In fact, that executive order did not apply to contractors, only to intelligence employees, rendering its protections useless to Mr. Snowden. More important, Mr. Snowden told The Washington Post earlier this month that he did report his misgivings to two superiors at the agency, showing them the volume of data collected by the N.S.A., and that they took no action. (The N.S.A. says there is no evidence of this.) That’s almost certainly because the agency and its leaders don’t consider these collection programs to be an abuse and would never have acted on Mr. Snowden’s concerns.

In retrospect, Mr. Snowden was clearly justified in believing that the only way to blow the whistle on this kind of intelligence-gathering was to expose it to the public and let the resulting furor do the work his superiors would not… [emphasis added]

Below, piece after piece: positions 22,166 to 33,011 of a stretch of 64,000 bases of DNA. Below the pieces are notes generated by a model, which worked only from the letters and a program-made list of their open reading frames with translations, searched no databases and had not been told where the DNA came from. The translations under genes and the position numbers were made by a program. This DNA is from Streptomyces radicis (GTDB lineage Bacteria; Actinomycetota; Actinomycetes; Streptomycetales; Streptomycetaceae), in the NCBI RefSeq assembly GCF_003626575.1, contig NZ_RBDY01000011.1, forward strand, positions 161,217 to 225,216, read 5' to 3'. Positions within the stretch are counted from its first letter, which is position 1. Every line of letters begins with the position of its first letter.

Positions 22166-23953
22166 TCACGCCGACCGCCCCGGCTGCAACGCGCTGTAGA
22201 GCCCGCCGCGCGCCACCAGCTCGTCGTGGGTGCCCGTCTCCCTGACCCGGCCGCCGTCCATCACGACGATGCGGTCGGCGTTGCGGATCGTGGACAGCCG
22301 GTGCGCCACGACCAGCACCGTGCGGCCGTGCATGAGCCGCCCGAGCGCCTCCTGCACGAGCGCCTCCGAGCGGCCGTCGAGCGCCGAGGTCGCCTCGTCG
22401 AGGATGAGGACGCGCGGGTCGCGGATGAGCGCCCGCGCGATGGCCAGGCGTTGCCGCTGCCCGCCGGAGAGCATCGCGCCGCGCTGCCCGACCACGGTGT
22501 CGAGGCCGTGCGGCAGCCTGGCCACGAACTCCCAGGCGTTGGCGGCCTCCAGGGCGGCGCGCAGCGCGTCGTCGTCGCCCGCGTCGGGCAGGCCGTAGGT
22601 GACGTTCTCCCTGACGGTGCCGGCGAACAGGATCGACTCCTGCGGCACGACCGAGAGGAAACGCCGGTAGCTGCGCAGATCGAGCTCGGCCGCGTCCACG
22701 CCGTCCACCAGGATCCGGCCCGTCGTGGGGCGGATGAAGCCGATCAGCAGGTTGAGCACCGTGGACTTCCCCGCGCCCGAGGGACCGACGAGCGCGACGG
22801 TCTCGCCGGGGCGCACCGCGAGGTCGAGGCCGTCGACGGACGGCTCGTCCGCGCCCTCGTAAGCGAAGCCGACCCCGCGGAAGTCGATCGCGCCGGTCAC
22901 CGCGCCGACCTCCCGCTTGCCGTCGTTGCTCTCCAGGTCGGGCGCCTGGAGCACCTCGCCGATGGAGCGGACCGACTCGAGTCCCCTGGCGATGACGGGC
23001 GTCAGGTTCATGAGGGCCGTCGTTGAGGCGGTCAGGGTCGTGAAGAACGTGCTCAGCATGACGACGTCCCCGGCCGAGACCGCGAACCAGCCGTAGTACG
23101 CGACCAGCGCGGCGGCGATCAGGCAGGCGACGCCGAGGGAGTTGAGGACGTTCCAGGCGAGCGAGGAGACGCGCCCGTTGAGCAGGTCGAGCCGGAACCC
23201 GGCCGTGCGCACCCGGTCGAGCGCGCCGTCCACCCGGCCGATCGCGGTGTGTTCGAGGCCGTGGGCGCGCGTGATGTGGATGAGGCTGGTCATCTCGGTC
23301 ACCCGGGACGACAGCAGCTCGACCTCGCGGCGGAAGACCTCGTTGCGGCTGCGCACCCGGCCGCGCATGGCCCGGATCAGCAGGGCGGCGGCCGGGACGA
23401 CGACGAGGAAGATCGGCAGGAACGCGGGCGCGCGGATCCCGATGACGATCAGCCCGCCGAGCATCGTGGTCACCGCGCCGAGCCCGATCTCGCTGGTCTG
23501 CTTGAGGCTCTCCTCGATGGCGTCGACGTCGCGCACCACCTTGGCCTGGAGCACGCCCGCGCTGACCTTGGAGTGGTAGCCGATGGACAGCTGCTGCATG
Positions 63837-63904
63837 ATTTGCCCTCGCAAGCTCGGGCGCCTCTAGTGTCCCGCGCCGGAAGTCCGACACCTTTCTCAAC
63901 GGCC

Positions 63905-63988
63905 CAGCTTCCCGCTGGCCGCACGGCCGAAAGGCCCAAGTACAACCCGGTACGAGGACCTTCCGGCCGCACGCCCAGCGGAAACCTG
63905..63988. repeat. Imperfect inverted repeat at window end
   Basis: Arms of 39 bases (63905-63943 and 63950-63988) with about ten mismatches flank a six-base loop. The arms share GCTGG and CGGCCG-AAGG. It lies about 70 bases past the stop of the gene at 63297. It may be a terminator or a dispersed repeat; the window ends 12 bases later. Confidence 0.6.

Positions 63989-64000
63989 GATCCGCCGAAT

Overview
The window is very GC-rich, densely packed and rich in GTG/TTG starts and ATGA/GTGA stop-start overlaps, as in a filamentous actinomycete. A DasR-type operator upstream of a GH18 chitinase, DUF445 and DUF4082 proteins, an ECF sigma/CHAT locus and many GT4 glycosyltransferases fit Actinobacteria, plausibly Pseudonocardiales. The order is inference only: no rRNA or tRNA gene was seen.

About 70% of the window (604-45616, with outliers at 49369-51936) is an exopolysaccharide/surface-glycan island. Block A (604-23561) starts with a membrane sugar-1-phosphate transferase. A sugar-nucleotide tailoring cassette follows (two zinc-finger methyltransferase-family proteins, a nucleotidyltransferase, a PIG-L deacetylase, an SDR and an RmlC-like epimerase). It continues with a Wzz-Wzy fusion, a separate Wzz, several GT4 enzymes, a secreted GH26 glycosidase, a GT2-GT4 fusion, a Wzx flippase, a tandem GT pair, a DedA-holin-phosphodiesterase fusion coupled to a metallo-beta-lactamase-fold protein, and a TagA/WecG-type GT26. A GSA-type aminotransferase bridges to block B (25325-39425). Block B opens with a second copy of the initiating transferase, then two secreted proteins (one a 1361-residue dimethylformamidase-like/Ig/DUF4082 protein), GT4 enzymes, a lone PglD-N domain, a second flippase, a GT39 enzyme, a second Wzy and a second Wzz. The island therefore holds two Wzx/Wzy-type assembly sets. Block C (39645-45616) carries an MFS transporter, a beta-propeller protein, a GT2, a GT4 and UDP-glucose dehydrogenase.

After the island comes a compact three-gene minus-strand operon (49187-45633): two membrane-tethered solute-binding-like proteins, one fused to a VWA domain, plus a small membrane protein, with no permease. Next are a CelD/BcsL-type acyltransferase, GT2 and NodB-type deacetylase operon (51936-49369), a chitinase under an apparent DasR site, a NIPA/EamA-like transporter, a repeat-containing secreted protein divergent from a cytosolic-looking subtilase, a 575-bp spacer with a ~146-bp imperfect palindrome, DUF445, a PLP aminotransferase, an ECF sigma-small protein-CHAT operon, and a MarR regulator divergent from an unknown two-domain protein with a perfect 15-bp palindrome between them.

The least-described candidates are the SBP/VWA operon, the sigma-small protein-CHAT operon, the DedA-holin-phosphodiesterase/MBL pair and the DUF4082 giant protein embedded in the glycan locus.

It is difficult to overstate the significance of the last paragraph and the emphasized sentence. Here we have, perhaps, the most prominent establishment newspaper in the United States legitimizing whistleblowing outside of official channels. If done responsibly, the Times is accepting that a whistleblower could be someone who goes to the press. And whistleblowers who go to the press should not have to flee their country because they are afraid they will be persecuted or punished for the rest of their life.

President Barack Obama has been unwilling to concede that abuses by the NSA actually took place and have been revealed thanks to Snowden. When talking about reforms to restore trust in the NSA, it has been presented as a response to the potential for abuse in the future, not removing or constraining powers that the NSA should not have.